For much of this tour, it has been hard to work out whether England are waving or drowning. They have been open to trying new things, fought hard in four matches out of six, even managed to win a couple against an opponent adept at pulling England's coloured one-day trousers down. There have been several individual performances to savour, though heavy defeats in the second and sixth ODIs pointed to an overall gulf in class.
It is clear though that someone is in need of a lifejacket. When a series is lost, the captain is inevitably first in for questioning. Unfortunately for Alastair Cook, no one is interested in pursuing other lines of inquiry. Leaders can be totemic in defeat as well as victory and England's recent one-day record has become increasingly bound up with Cook's own desperate struggle for form.
Peter Moores, the head coach, has admitted that Cook is not guaranteed to be in charge for England's World Cup campaign, despite James Whitaker previously saying the selectors were "100% behind him". Moores continues to believe Cook is the right man for the job but said he would sit down with Whitaker, Mick Newell and Angus Fraser and "review the series at the end as we always do".
There is no question about Cook's thoughts on the matter. "Defeat doesn't finish a man, quit does. A man is not finished when he's defeated. He's finished when he quits." That was said by Richard Nixon but it seems to encapsulate the Cook position. His belief in his ability to turn things around is admirable, yet it is also beginning to make Cook seem crankish, even obtuse, a Nixonian figure railing against those who are out to get him.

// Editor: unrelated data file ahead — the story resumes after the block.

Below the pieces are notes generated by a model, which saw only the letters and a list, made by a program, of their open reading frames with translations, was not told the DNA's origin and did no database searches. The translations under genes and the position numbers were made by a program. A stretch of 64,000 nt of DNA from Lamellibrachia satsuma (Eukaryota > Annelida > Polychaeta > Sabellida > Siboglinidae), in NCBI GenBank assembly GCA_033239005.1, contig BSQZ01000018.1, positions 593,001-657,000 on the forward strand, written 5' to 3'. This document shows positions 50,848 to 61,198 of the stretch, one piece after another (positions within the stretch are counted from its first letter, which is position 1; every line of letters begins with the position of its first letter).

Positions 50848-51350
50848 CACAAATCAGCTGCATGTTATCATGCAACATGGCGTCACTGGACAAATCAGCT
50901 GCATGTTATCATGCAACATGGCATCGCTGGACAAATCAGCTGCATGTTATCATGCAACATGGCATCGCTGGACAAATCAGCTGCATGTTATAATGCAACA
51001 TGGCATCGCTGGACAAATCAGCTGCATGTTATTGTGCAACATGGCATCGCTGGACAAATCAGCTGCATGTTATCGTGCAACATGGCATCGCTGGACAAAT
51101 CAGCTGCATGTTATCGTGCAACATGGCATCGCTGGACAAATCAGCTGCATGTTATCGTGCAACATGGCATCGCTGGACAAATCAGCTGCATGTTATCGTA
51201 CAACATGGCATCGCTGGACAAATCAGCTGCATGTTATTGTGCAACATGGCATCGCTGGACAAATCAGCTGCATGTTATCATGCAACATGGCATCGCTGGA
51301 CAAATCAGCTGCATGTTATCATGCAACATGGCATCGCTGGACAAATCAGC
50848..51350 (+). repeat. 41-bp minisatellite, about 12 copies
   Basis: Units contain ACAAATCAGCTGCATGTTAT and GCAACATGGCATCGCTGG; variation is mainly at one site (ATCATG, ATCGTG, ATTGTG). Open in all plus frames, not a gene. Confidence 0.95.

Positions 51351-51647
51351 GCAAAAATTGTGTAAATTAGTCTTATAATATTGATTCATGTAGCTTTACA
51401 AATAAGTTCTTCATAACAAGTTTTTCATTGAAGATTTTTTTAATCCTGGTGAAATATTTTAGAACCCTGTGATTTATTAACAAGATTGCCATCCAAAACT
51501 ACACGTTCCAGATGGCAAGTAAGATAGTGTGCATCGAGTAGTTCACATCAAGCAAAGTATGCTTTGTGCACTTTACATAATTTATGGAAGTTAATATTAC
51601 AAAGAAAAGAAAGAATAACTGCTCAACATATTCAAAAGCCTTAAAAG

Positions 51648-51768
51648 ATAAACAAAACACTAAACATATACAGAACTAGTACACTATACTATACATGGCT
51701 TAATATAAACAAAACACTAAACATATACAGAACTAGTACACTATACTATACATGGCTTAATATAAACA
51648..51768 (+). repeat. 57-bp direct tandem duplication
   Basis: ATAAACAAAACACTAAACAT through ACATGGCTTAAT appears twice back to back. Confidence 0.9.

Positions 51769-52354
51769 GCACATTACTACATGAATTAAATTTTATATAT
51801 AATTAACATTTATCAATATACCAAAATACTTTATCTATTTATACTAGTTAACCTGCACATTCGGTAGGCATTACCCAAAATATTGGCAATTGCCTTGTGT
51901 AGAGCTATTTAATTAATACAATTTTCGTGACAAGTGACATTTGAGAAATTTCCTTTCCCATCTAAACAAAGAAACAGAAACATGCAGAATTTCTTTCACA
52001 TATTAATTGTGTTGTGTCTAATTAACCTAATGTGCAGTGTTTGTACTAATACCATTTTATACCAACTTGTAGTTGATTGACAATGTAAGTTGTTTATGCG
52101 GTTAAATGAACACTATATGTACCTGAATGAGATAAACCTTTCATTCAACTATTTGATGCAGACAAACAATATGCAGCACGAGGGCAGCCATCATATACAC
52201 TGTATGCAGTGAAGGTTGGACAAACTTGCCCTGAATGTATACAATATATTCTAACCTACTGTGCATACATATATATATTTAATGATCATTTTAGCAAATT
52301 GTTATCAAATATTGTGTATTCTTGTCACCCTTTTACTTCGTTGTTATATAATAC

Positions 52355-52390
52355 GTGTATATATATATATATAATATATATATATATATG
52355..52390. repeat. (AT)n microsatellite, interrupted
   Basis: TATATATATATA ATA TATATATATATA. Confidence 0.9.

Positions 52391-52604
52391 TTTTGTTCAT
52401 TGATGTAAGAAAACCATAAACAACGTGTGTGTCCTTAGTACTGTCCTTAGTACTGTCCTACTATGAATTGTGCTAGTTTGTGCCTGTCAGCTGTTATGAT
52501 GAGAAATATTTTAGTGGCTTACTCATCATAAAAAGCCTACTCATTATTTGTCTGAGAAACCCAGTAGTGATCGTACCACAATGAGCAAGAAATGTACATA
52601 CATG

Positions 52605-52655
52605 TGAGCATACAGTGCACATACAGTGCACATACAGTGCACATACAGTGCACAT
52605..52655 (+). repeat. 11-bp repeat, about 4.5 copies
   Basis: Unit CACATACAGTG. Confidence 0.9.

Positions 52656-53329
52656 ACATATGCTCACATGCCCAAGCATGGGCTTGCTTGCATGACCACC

"He is fine," Moores said. "Of course he is frustrated at not getting a score. But he is clear that he wants to carry on captaining England. He wants to take the team to the World Cup and he wants to win a World Cup...He knows nobody has got the guarantee of that."
The last few weeks have seen Cook teetering above the chasm. Had Joe Root and Jos Buttler not puckishly plucked victory out of the fire in Hambantota, England would have gone 3-0 down in the series. Cook could barely savour the moment before he was handed a suspension for England's slow over rate. He returned for the Pallekele win that kept alive faint hopes of causing an upset against Sri Lanka but there was no respite for Cook with the bat.
He has been able to treat triumph and disaster just the same, largely because his own returns have been so consistently poor. Sadly the imposter appears to be Cook as a one-day batsman. While England rearrange the deckchairs around their captain, an iceberg is looming.
The numbers make for grim reading. Cook's average on this tour is 17.40 and he is the only member of the current top seven not to have scored a half-century. In 2014, he averages 27.27, with a high score of 56 in 19 innings. It is 44 innings since his last one-day hundred, against West Indies in June 2012; in that period he averages 30.45 at a strike rate of 72.13. As a batsman, in this form of the game, his position is near untenable.
As a captain, Cook was never about rousing speeches or tactical masterstrokes but rather an ability to inspire through deed. His leaden example at the top of the order now seems to have the opposite effect. England have lost five ODI series in a row under Cook, offset only partially by a run to the final of the Champions Trophy. Their last bilateral win under him came in February 2013.